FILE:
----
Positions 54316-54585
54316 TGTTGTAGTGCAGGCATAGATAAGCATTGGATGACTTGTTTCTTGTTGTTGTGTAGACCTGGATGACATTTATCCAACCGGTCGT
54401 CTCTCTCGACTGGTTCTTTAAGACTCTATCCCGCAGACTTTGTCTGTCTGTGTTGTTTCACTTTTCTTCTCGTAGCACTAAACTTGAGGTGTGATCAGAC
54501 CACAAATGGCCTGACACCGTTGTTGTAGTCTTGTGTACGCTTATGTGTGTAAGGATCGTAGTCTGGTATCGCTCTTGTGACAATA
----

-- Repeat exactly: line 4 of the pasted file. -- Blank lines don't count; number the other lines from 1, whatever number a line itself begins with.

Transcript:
54501 CACAAATGGCCTGACACCGTTGTTGTAGTCTTGTGTACGCTTATGTGTGTAAGGATCGTAGTCTGGTATCGCTCTTGTGACAATA